# Finding a 2-Sylow subgroup of $\left(\mathbb Z^\times_{11} \times \mathbb Z^\times_{13} , \cdot \right)$

so I'm trying to work through this problem:

How many elements does a 2-Sylolw subgroup of $\left(\mathbb Z^\times_{11} \times \mathbb Z^\times_{13} , \cdot \right)$ have (i.e. what is the order) and how many 2-Sylow subgroups there are in $\left(\mathbb Z^\times_{11} \times \mathbb Z^\times_{13} , \cdot \right)$ ? Find at least one 2-sylow subgroup and list all of its elements. (just in case $\mathbb Z^\times_n$ denotes the set of all $k \in \mathbb N$ that are relatively prime to n)

Now i think i can answer some of it so here it goes:

so the order of $\mathbb Z^\times_{11} \times \mathbb Z^\times_{13}$ is (or not?) $\left|\mathbb Z^\times_{11} \times \mathbb Z^\times_{13}\right|$ =$\phi(11)\phi(13) = 10\cdot12=120=2^3\cdot15$. So if that is correct then i know they are of order $2^3=8$ and i also know that if $s$ is the total number of 2-Sylow subgroups then the following must hold: $s\equiv 1\pmod 2$ and $s\mid15$. So from that i can say that $s \in \{1,3,5,15\}$.

Now that's as far as i can go. I don't know how to construct such subgroups i know that the elements of those subgroups must be of order that divides 8 that is of order 1,2,4 or 8, i know that there must be an element of order 2 (by Cauchy theorem i think). But i don't have an efficient way of finding those elements and i don't know how to specify exactly how many 2-Sylow subgroups there are other than saying it's either 1,3,5 or 15.

Any help will be greatly appreciated.

$\mathbb{Z}_{11}^\times \times \mathbb{Z}_{13}^\times$ is abelian, and all Sylow subgroups of a given order are conjugate, so there is exactly one Sylow 2-subgroup. It consists of all elements of order a power of two. Since $ord(a,b) = lcm(ord(a),ord(b))$, it is generated by $(-1,1)$ and $(1,x)$ for $x$ a square root of $-1$ in $\mathbb{Z}_{13}$.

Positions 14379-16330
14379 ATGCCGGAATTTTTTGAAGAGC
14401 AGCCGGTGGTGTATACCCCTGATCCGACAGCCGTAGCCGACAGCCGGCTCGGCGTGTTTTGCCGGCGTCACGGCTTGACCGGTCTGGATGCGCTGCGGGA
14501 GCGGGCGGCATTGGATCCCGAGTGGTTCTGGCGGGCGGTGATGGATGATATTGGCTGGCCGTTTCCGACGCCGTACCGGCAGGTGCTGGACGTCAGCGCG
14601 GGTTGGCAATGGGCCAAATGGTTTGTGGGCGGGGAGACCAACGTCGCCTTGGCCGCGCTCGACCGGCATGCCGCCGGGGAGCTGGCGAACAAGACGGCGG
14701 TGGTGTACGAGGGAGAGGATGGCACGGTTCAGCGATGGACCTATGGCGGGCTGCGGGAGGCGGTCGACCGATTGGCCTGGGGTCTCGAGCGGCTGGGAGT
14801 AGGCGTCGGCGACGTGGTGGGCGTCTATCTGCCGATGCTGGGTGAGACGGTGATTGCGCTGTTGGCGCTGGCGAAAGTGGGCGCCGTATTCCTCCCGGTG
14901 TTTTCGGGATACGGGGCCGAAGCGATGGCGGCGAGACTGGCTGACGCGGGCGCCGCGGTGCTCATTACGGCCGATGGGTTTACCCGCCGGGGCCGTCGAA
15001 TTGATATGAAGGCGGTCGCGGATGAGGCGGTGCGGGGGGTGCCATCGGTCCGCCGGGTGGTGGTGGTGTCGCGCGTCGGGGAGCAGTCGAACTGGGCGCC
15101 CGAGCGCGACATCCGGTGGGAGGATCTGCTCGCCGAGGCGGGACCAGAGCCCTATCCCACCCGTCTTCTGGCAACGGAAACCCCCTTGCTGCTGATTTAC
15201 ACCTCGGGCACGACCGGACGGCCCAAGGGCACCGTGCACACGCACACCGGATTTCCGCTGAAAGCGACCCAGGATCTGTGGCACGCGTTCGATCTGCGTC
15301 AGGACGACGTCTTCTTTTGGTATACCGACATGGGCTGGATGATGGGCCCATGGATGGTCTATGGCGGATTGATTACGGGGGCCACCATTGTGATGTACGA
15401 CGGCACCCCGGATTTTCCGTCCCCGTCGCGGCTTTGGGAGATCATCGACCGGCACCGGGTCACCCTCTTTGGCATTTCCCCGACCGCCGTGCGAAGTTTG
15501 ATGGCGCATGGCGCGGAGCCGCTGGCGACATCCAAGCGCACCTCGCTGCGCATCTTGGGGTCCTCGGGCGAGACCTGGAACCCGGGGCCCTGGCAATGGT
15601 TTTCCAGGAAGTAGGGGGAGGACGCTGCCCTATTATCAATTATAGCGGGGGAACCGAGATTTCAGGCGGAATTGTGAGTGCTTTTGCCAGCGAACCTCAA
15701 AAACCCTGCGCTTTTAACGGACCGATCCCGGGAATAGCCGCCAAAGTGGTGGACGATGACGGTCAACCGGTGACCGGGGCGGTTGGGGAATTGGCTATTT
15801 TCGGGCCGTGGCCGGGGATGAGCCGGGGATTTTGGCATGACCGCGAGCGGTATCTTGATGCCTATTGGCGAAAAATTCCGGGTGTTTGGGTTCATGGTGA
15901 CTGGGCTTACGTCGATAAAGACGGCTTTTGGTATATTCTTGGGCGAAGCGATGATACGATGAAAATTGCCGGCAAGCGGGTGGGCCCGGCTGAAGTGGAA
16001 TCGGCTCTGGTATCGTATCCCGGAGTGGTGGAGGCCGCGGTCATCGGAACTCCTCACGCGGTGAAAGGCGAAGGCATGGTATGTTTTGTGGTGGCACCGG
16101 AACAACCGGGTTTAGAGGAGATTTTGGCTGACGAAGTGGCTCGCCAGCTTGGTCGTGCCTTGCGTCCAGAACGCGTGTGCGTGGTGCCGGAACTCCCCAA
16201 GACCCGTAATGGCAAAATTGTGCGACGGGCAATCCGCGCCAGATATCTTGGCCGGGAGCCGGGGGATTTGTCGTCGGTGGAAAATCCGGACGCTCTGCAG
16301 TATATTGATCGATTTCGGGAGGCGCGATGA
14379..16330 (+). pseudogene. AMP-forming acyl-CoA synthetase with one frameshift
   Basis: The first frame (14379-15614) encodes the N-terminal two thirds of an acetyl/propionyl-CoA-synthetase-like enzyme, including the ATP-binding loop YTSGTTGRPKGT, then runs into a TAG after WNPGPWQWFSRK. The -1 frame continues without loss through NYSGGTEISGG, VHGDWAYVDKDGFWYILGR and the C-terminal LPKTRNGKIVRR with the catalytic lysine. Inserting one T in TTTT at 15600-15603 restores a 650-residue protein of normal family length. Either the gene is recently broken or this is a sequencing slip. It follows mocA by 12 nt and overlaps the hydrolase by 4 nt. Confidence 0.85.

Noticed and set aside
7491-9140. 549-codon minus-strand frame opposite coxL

• thank you very much for your response.However, I'm not sure i completely understand your answer. Can you please elaborete a little more? why is there only one sylow 2-subgroup if the group is abelian? and how does one quickly finds all elements that are of order power of two? and i also don't see how ord(a,b)=lcm(ord(a),ord(b)) tells me that it is generated by (−1,0) and (0,x) – strangeattractor Jun 16 '18 at 11:57
• If the group is abelian, then it acts trivially on itself by conjugation, so conjugate subgroups are equal. The $lcm$ formula tells you that it suffices to find elements of order a power of two in the factors of the product. The unique element of order two in $\mathbb{Z}_n^\times$ is $-1$, and elements of order 4 are square roots of $-1$. No higher power of two is an order of an element of the factors since their orders are $10$ and $12$. – Joshua Mundinger Jun 16 '18 at 12:01
• thank you again. I was suspecting it has something to do with action. I see it more clearly now. However there are still thing that are not clear to me.This might be a silly question, but Is -1 always the only element of order two even if i'm not working in $\mathbb Z^\times _{prime}$ ? And why is there not an element of order 8 again? does it have to do something with 2*4=8 because i have elements of order 4? I really have to revise modular arithmetic it seems – strangeattractor Jun 16 '18 at 12:09
• $(-1)^2 = 1$ holds in any ring. There is no element of order $8$ in $\mathbb{Z}_{11}^\times$ or $\mathbb{Z}_{13}^\times$ by Langrange's theorem since neither of them have order divisible by 8. – Joshua Mundinger Jun 16 '18 at 12:11
• oh Lagrange's theorem! Thank you. But is it possible that i can find elements of order two other than -1 in some $\mathbb Z^\times _{not-prime}$ ? – strangeattractor Jun 16 '18 at 12:14

We have $\mathbb{Z}_{11}^\times \times \mathbb{Z}_{13}^\times \cong C_{10} \times C_{12}$, whose $2$-Sylow subgroup is $C_{2} \times C_{4}$.

Therefore, the $2$-Sylow subgroup of $\mathbb{Z}_{11}^\times \times \mathbb{Z}_{13}^\times$ is $\langle g_{11}^5 \rangle \times \langle g_{13}^3 \rangle$, where $g_{p}$ is a primitive root mod $p$.

Note that $g_{11}^5$ has order $\frac{10}{5}=2$ and $g_{13}^3$ has order $\frac{12}{3}=4$, as needed.

We can take $g_{11}=2$ and $g_{13}=2$ and then the $2$-Sylow subgroup is $\langle 10 \rangle \times \langle 8 \rangle$.

• $C_{n}$ denotes cyclic group of n elements? – strangeattractor Jun 16 '18 at 14:27
• I'm afraid i don't understand the notation. Can you please explain what you mean by $g^5_{11}$ and $g^3_{13}$? in particular what does the 5 and the 3 in the exponent mean and where do they come from? – strangeattractor Jun 16 '18 at 17:42
• thank you very much now i understand. – strangeattractor Jun 16 '18 at 17:58